National Center for Chronic Disease Prevention and Health Promotion Division of Population Health ARTHRITIS MEETING THE CHALLENGE OF LIVING WELL AT A GLANCE   Arthritis The Nations Most Common Cause

National Center for Chronic Disease Prevention and Health Promotion Division of Population Health ARTHRITIS MEETING THE CHALLENGE OF LIVING WELL AT A GLANCE Arthritis The Nations Most Common Cause - Description

CDCs National Center for Chronic Disease Prevention and Health Promotion NCCDPHP is at the forefront of the nations e57375orts to prevent and control chronic diseases such as arthritis What Is Arthritis Arthritis includes more than 100 di57375erent ID: 36511 Download Pdf

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National Center for Chronic Disease Prevention and Health Promotion Division of Population Health ARTHRITIS MEETING THE CHALLENGE OF LIVING WELL AT A GLANCE Arthritis The Nations Most Common Cause

CDCs National Center for Chronic Disease Prevention and Health Promotion NCCDPHP is at the forefront of the nations e57375orts to prevent and control chronic diseases such as arthritis What Is Arthritis Arthritis includes more than 100 di57375erent

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National Center for Chronic Disease Prevention and Health Promotion Division of Population Health ARTHRITIS MEETING THE CHALLENGE OF LIVING WELL AT A GLANCE Arthritis The Nations Most Common Cause




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Presentation on theme: "National Center for Chronic Disease Prevention and Health Promotion Division of Population Health ARTHRITIS MEETING THE CHALLENGE OF LIVING WELL AT A GLANCE Arthritis The Nations Most Common Cause"‚ÄĒ Presentation transcript:


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National Center for Chronic Disease Prevention and Health Promotion Division of Population Health ARTHRITIS MEETING THE CHALLENGE OF LIVING WELL AT A GLANCE 2013
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Arthritis: The Nationís Most Common Cause of Disability Chronic diseases are the leading causes of death and disability in the United States. CDCís National Center for Chronic Disease Prevention and Health Promotion (NCCDPHP) is at the forefront of the nationís eorts to prevent and control chronic diseases such as arthritis. What Is Arthritis? Arthritis includes more than 100 dierent

rheumatic diseases and conditions, the most common of which is osteoarthritis. Other forms of arthritis that occur often are rheumatoid arthritis, lupus, bromyalgia, and gout. Symptoms include pain, aching, stiness, and swelling in or around the joints. Some forms of arthritis, such as rheumatoid arthritis and lupus, can aect multiple organs and cause widespread symptoms. Arthritis is more common among adults aged 65 years or older, but people of all ages (including children) can be aected. Nearly two-thirds of people with arthritis are younger than 65.

Arthritis is more common among women (24.3%) than men (18.7%) in every age group, and it aects members of all racial and ethnic groups. Arthritis is also more common among adults who are obese than among those who are normal weight or underweight. Why Is Arthritis a Public Health Problem? High prevalence. An estimated 50 million U.S. adults (about 1 of 5) report having doctor-diagnosed arthritis. As the U.S. population ages, the number of adults with arthritis is expected to increase sharply to 67 million by 2030. High lifetime risk. One community study estimated that the lifetime risk

of developing knee osteoarthritis that causes pain is 45%. Researchers estimate that 57% of people who have had a knee injury and 60% of people who are obese will develop osteoarthritis. Common disability. Arthritis is the nationís most common cause of disability. It limits the activities of 21 million Ameri cansófor example, preventing them from being able to climb stairs or walk more than short distances. For 1 of 3 adults of working age (18Ė65 years) with arthritis, it can limit the type or amount of work they do or whether they can work at all. Occurs with other chronic conditions. Among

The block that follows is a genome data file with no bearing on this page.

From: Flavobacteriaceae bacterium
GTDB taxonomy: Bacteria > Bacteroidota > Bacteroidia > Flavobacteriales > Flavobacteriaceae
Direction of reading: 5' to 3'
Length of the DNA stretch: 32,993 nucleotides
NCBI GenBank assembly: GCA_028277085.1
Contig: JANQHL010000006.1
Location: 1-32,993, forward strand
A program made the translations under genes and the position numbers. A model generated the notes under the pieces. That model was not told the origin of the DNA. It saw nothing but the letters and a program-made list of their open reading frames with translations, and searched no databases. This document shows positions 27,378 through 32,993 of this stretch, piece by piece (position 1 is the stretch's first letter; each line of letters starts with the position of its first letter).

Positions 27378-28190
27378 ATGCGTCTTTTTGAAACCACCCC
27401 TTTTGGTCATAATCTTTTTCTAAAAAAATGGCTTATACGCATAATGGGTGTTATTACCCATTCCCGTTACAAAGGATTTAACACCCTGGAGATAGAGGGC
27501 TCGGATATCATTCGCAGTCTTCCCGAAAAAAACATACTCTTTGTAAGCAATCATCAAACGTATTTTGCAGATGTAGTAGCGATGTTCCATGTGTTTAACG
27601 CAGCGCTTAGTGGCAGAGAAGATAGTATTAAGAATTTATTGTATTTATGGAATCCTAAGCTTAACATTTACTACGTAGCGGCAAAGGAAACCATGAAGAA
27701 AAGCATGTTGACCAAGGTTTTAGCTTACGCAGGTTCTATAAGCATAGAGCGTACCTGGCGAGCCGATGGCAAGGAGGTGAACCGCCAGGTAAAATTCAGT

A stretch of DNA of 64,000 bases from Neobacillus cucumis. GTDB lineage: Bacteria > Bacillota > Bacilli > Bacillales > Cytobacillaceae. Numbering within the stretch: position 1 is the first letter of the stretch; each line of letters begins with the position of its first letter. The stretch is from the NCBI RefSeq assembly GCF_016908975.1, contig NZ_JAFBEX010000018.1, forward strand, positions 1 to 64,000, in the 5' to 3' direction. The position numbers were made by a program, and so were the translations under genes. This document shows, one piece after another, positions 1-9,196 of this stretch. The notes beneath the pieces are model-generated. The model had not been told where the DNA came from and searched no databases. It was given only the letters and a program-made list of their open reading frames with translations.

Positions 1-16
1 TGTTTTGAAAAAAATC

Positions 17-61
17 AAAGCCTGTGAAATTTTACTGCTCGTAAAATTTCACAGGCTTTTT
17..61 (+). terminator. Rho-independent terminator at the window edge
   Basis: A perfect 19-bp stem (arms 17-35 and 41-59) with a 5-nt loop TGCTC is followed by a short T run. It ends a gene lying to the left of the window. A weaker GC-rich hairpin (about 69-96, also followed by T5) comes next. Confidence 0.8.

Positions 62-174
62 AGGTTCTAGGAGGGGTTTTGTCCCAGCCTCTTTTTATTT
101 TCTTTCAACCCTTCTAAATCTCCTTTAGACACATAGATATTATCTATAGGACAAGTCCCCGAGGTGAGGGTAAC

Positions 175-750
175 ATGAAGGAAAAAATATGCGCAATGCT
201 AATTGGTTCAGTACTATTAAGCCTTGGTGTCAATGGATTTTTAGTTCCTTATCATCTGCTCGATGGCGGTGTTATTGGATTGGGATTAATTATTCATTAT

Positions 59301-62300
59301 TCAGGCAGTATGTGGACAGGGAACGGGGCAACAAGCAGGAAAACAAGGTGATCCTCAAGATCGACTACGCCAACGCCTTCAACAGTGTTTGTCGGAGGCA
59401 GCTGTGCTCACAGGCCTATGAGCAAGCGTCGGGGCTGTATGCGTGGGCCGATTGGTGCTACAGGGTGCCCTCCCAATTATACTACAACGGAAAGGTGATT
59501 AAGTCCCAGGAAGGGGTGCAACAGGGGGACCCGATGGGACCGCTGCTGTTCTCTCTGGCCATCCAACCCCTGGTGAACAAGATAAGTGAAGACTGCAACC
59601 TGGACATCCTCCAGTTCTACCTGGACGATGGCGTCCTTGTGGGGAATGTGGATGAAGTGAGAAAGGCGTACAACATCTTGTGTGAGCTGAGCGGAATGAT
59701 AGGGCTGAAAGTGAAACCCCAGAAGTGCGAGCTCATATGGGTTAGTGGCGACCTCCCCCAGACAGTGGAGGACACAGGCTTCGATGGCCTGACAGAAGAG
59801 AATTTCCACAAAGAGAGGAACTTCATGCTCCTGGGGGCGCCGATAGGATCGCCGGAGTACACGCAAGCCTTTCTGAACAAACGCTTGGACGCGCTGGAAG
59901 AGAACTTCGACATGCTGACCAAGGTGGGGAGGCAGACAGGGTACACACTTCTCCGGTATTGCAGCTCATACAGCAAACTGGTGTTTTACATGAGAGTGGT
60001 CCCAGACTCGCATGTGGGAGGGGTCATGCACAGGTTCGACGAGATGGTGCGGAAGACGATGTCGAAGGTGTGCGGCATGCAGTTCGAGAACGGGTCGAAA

U.S. adults with arthritis, nearly half (47%) have at least one other disease or condition. In addition, more than half of adults with heart disease (57%) or diabetes (52%) and more than one-third with high blood pressure (44%) or obesity (36%) also have arthritis. Discourages physical activity. Research has shown that people with arthritis are less likely to be physically active. Some people believe that being active will cause pain, make their symptoms worse, or damage their joints. Others donít know how to exercise safely. Nearly 44% of adults with arthritis report no leisure-time physical

activity (compared with about 36% of those without arthritis). Not being physically active is a risk factor for other chronic diseases (e.g., heart disease, diabetes, obesity) and makes it harder to manage these conditions. Prevalence of Arthritis Among People with Other Chronic Conditions Adults with Arthritis, % 10 20 30 40 50 60 Obesity 36% High Blood Pressure 44% Diabetes 52% Heart Disease 57% Sources: Behavioral Risk Factor Surveillance System, 2007Ė2009, and National Health Interview Survey, 2003Ė2005.
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What Can People Do to Prevent and Control Arthritis? People can

manage and reduce the symptoms of arthritis in many ways. For example, they can Learn ways to manage arthritis. Self-management education interventions, such as the Arthritis Self-Management Program or the Chronic Disease Self-Management Program, can teach people with arthritis how to manage their condition, lessen its eects, and improve their quality of life. Be physically active. For people with arthritis, physical activities such as walking, bicycling, and swimming can have many benets. ese benets include less pain and better physical function, mental health,

and quality of life. e Walk with Ease Program, the Arthritis Foundation Exercise Program, and the Senior Servicesí EnhanceFitness program are examples of community exercise interventions that have been shown to improve health among participants with arthritis. Maintain a healthy weight and protect your joints. People can reduce their risk of developing osteoarthritis by controlling their weight and avoiding injuries. Weight loss also can reduce symptoms for people with knee osteoarthritis who are over- weight or obese. Ask a doctor. Recommendations from health care providers are among